It has been nearly two months since the Chinese authorities temporarily suspended wool imports from SA because of the foot-and-mouth disease outbreak earlier in the year. Recent communication from domestic wool industry group Cape Wool SA, following a meeting with its Chinese counterpart, suggests there could be further delays before the suspension is lifted.

The reasons for this comprise the recent reshuffle of the Chinese Government Departments which includes agriculture and customs, and the continuous outbreak of African swine fever in some parts of China, which are all key priorities for the Chinese agricultural ministry at the moment.

Depending on how this matter unfolds in the coming weeks, there are likely to be implications for the agricultural trade balance this year, as wool is among the top 10 exportable agricultural commodities in SA. In 2018 wool accounted for 4% of SA’s agricultural exports of $10.6bn.

What makes the Chinese decision to suspend SA wool imports particularly concerning is its contribution to total domestic exports. Over the past five years, China has accounted for an average of 71% of SA’s wool exports in value terms. The other major markets for the SA wool industry were the Czech Republic, Italy, India, Bulgaria, Germany, the US, Malaysia, Japan, and Mexico.

While this heavy reliance on the Chinese market might have served SA well when there was minimal trade disturbance, today it is proving to be a challenge and has raised questions regarding the desirability of deliberately diversifying our wool export markets over the medium to long term to avert a similar challenge in future.

Although this would be a necessary approach, it would be hard for any country to thrive in the wool market without some level of reliance on China due to its dominance of the world market for woollen products. China accounted for an average of 62% of global wool imports by value over the past five years.

That said, there are several other countries SA could either export to or export more to, and should, therefore, focus on increasing its market share as a form of diversification. Among these are India, Italy, the Czech Republic, South Korea, Egypt, Thailand, Bulgaria, Japan, Germany, Turkey, Taiwan, Lithuania, and Belgium. These countries collectively accounted for 27% of global wool imports in 2018.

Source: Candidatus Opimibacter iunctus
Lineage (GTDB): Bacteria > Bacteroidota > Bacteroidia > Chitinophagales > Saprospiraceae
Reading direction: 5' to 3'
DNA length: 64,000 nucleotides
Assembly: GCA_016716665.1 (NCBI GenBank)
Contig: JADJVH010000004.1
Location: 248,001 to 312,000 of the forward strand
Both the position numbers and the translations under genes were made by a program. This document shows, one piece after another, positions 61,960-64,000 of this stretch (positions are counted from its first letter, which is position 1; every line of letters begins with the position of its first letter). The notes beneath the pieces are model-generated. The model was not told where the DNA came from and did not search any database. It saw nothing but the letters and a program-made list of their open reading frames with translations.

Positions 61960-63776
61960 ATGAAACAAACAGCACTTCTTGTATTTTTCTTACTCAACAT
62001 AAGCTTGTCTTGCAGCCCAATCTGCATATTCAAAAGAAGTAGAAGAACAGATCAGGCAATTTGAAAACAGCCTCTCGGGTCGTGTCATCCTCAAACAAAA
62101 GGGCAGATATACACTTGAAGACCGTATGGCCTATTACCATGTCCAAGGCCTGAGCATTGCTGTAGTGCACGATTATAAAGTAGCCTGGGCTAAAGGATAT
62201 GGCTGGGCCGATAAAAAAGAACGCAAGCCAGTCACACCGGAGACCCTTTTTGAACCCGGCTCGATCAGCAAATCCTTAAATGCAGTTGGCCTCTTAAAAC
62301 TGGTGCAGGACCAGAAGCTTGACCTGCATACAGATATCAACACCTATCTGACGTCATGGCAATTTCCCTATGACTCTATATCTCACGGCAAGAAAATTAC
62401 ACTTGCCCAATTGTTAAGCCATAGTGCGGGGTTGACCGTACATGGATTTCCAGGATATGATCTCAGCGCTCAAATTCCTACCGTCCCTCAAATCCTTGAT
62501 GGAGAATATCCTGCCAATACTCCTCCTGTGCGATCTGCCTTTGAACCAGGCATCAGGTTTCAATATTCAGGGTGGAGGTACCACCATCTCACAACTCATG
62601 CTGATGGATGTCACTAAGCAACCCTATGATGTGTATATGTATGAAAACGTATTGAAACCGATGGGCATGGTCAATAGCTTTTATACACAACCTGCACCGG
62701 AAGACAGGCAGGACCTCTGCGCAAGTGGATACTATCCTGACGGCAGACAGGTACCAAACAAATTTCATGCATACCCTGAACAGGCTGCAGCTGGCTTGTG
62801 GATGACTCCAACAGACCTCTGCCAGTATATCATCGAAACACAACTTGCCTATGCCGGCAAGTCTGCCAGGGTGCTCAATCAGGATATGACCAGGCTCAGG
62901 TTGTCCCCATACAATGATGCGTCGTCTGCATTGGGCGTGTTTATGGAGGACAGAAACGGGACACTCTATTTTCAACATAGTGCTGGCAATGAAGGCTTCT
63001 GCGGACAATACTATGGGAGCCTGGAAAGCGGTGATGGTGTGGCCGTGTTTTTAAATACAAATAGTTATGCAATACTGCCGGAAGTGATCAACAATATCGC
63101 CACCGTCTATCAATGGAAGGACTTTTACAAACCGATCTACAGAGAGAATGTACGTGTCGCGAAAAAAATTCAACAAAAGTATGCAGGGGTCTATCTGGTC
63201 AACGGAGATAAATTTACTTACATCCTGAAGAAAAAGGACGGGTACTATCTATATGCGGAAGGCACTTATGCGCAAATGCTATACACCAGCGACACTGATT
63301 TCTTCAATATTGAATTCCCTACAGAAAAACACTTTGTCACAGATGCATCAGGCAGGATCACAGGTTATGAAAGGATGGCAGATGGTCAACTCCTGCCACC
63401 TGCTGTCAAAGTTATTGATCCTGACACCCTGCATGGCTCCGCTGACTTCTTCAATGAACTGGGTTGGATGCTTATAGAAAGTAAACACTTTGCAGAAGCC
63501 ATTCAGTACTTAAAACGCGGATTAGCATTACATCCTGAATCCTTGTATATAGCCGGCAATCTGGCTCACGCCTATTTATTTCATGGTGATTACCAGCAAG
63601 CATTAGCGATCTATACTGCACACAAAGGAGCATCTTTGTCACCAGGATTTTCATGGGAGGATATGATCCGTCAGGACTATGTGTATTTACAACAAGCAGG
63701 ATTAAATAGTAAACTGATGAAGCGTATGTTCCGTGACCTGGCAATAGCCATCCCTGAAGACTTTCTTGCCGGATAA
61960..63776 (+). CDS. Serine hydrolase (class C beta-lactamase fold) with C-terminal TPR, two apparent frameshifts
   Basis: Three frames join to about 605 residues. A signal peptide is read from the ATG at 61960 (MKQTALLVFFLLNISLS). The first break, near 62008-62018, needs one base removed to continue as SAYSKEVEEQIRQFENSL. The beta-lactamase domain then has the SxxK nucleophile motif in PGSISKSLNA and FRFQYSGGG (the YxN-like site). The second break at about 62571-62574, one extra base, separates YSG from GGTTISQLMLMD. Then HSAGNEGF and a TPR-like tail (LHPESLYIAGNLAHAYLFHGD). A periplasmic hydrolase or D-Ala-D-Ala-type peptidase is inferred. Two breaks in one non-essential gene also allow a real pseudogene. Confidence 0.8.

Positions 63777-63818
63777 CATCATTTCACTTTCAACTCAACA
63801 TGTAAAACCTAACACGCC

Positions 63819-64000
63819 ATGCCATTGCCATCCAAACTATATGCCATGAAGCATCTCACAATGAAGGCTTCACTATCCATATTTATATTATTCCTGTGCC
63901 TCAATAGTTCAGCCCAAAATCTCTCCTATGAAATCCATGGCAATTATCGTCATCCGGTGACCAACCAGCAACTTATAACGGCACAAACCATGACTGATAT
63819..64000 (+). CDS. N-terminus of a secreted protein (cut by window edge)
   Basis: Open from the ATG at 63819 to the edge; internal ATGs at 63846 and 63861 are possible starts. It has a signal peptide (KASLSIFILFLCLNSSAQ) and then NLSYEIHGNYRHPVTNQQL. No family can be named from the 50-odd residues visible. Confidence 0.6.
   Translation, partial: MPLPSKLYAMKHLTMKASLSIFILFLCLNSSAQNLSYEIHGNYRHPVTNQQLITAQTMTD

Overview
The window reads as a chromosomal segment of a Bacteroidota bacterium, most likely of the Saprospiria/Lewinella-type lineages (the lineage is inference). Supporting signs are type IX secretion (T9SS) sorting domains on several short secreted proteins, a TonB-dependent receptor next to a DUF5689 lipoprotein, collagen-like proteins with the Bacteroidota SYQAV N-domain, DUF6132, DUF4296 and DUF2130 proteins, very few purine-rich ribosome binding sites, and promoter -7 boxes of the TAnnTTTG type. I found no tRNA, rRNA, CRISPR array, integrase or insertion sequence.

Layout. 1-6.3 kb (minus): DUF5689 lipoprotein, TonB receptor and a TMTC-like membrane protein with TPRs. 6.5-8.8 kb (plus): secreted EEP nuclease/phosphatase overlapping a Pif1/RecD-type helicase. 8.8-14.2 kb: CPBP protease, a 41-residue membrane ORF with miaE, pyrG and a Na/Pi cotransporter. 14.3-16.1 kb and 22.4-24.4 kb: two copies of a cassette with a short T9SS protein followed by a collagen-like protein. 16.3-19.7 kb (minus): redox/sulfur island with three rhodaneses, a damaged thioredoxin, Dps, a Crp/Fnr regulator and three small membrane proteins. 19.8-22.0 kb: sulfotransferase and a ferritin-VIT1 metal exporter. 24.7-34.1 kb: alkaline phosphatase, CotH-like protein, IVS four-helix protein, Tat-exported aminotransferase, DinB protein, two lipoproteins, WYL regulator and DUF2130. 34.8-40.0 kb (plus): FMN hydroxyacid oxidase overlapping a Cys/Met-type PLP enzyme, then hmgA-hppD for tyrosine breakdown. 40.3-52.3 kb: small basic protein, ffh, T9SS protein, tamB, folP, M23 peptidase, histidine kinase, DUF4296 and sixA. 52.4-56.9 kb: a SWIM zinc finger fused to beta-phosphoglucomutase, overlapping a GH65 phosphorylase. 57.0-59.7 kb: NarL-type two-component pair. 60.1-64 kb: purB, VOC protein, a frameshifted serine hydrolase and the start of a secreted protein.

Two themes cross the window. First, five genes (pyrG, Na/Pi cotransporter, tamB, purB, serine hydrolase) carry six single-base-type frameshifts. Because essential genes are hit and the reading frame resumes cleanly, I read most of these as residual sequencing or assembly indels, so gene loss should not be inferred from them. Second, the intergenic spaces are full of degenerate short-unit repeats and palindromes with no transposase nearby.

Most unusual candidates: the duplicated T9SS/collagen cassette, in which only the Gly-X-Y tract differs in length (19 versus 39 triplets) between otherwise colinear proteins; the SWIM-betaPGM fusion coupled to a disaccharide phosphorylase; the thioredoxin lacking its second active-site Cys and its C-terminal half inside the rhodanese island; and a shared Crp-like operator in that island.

Most importantly, SA already has a presence in these countries, albeit currently only a small share of their import volumes. Therefore, one can assume domestic industry players are somewhat familiar with the technical necessities for wool exports to the aforementioned countries, so the barriers to entry should be relatively few.

The competitors that South Africa would most likely encounter within these markets are similar to the ones that are currently supplying China, namely Australia, New Zealand, Uruguay, and Argentina, among others. Given that in the past two years SA was the second biggest supplier of wool to China, this suggests the country could also be competitive in other markets and should be able to increase its market share in at least some of them.

Looking back into recent history, one of the periods where SA wool exports to China were suspended due to the foot-and-mouth disease outbreak occurred in 2011, but the impact then on export values was minimal as the matter was resolved within few months.

As things stand, I am concerned about the potential impact of the latest wool imports ban on the SA agricultural trade balance, and the growth of the wool industry in the medium term.

In the near term, what would be also key for SA is to regain a foot-and-mouth disease-free status from the World Organisation for Animal Health so that necessary processes to resume trade can begin. But the timeline for such is unclear at this point. And the process will need both the SA government, along with the private sector’s active engagement with necessary stakeholders. In the long run, however, diversification of our wool export market should be one of the domestic industry’s strategic goals.

*Written for and first published on Business Day on 24 April 2019.

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